The misnamed "split infinitive" construction, where a modifier is placed immediately before the verb of an infinitival complement, has never been ungrammatical at any stage in the history of English, and no confident writer of English prose has any problems with it at all. (As the grammarian George O. Curme pointed out in 1930, it's actually the minor writers and nervous nellies, the easily intimidated, who seem to worry about it.)
This is not even a descriptivist vs. prescriptivist issue, because most reputable guidebooks about language agree with Pullum's reasonable position on the matter. The prejudice against this construction only emerged in the mid 19th century and was never a grammatical rule before that.
The problem is not whether to split an infinitive or not, in my opinion, but whether to place too much emphasis on this kind of shibboleth, as though good writing were mostly a matter of observing arbitrary zombie rules. It could be said that certain concepts like the split infinitive actually serve the purpose of the shibboleth better than real grammar rules do, since they are harder to observe consistently (to consistently observe).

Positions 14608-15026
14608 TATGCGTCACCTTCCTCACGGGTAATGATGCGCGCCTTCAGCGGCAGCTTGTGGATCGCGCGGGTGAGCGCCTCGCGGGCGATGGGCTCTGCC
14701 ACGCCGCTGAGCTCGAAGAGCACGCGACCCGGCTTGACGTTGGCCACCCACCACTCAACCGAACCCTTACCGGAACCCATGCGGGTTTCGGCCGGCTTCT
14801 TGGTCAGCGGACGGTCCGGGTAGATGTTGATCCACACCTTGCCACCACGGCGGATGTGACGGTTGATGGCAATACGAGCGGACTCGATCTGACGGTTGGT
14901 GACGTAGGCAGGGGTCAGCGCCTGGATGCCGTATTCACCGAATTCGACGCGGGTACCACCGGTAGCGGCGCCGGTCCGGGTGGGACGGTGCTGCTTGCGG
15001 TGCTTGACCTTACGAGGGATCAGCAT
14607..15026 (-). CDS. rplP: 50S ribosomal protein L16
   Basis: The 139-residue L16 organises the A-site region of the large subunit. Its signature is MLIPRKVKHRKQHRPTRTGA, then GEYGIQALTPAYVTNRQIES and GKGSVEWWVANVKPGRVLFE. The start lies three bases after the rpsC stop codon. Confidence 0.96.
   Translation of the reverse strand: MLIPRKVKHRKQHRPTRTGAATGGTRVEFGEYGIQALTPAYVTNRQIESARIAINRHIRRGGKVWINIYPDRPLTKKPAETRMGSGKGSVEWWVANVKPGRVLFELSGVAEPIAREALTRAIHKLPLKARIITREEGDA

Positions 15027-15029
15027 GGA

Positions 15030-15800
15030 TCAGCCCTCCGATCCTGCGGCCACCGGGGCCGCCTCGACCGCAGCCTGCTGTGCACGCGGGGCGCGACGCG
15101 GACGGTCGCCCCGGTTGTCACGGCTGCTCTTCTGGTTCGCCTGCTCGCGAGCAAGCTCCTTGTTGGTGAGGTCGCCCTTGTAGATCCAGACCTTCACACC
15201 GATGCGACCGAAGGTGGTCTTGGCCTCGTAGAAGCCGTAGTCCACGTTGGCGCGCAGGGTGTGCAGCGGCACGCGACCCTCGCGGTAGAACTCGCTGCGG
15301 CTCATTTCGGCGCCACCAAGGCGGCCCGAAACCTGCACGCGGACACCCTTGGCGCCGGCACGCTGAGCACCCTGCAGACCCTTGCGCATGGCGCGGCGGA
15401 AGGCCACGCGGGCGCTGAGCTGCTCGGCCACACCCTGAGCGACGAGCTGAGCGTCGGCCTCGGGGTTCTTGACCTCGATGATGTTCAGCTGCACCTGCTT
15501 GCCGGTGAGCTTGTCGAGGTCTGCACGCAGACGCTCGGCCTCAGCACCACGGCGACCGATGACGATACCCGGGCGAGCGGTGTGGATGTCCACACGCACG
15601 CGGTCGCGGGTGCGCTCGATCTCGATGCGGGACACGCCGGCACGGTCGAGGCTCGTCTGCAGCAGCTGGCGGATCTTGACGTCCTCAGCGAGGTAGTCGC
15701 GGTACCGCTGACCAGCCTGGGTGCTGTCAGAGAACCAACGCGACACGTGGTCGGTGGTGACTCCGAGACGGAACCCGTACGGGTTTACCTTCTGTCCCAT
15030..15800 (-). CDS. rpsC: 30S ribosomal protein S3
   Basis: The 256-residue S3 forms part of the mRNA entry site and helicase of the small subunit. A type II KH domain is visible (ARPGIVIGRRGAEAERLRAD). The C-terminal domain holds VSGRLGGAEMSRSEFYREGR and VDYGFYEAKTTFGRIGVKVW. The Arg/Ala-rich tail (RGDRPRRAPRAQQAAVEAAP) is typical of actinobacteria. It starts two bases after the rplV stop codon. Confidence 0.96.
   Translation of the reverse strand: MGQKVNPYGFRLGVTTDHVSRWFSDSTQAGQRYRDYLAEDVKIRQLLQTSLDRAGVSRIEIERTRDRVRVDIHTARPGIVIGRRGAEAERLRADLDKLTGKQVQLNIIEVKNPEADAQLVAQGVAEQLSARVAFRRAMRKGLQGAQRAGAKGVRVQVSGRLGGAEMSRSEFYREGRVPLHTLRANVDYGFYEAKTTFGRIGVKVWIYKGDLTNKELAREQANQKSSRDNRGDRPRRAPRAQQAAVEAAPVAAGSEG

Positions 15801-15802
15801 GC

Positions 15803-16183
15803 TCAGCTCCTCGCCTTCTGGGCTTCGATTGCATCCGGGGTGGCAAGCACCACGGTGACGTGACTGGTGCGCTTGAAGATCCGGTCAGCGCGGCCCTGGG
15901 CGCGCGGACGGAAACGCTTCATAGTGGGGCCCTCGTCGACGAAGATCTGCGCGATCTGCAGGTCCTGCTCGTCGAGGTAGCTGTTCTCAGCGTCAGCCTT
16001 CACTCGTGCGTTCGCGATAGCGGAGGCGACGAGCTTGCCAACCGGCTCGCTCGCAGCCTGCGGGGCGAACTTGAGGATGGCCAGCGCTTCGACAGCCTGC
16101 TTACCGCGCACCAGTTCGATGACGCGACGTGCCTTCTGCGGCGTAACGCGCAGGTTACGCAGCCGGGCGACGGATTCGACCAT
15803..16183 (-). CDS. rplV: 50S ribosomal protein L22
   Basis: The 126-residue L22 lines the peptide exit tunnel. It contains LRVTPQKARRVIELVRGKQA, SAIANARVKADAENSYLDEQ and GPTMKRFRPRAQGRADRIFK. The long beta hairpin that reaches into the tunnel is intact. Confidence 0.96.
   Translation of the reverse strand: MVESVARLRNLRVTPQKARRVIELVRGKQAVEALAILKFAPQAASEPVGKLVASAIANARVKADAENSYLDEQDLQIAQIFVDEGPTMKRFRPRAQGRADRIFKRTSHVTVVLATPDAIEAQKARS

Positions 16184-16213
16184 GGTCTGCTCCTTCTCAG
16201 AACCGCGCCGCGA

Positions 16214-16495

In the biblical story from which the word "shibboleth" derives, people were killed based on their inability to pronounce a certain phoneme. The purpose of a linguistic shibboleth is to exclude people who don't observe certain niceties.
If you disagree with me, go argue with Geof Pullum. I have no interest in debating this point with anyone.